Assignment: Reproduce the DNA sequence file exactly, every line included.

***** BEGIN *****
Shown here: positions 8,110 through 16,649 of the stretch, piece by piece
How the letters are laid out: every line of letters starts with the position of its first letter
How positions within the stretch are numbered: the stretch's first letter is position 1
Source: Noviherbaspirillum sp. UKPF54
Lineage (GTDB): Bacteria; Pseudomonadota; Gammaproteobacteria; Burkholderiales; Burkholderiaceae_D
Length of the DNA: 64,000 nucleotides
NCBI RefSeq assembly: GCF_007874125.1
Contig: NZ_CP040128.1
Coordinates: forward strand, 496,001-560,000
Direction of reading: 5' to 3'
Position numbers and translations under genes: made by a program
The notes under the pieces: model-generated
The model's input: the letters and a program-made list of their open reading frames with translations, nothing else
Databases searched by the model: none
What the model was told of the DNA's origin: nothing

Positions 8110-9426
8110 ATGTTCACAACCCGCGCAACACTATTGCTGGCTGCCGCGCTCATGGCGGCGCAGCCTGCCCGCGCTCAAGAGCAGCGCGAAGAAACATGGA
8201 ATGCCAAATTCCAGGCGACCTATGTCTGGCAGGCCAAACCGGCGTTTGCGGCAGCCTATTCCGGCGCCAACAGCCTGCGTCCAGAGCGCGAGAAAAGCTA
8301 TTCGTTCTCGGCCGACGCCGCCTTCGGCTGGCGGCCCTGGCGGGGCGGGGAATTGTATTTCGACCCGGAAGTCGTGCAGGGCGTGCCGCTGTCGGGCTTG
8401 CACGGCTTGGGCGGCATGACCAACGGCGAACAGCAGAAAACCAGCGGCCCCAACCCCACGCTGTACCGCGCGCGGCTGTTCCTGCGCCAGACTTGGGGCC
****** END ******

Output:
Shown here: positions 8,110 through 16,649 of the stretch, piece by piece
How the letters are laid out: every line of letters starts with the position of its first letter
How positions within the stretch are numbered: the stretch's first letter is position 1
Source: Noviherbaspirillum sp. UKPF54
Lineage (GTDB): Bacteria; Pseudomonadota; Gammaproteobacteria; Burkholderiales; Burkholderiaceae_D
Length of the DNA: 64,000 nucleotides
NCBI RefSeq assembly: GCF_007874125.1
Contig: NZ_CP040128.1
Coordinates: forward strand, 496,001-560,000
Direction of reading: 5' to 3'
Position numbers and translations under genes: made by a program
The notes under the pieces: model-generated
The model's input: the letters and a program-made list of their open reading frames with translations, nothing else
Databases searched by the model: none
What the model was told of the DNA's origin: nothing

Positions 8110-9426
8110 ATGTTCACAACCCGCGCAACACTATTGCTGGCTGCCGCGCTCATGGCGGCGCAGCCTGCCCGCGCTCAAGAGCAGCGCGAAGAAACATGGA
8201 ATGCCAAATTCCAGGCGACCTATGTCTGGCAGGCCAAACCGGCGTTTGCGGCAGCCTATTCCGGCGCCAACAGCCTGCGTCCAGAGCGCGAGAAAAGCTA
8301 TTCGTTCTCGGCCGACGCCGCCTTCGGCTGGCGGCCCTGGCGGGGCGGGGAATTGTATTTCGACCCGGAAGTCGTGCAGGGCGTGCCGCTGTCGGGCTTG
8401 CACGGCTTGGGCGGCATGACCAACGGCGAACAGCAGAAAACCAGCGGCCCCAACCCCACGCTGTACCGCGCGCGGCTGTTCCTGCGCCAGACTTGGGGCC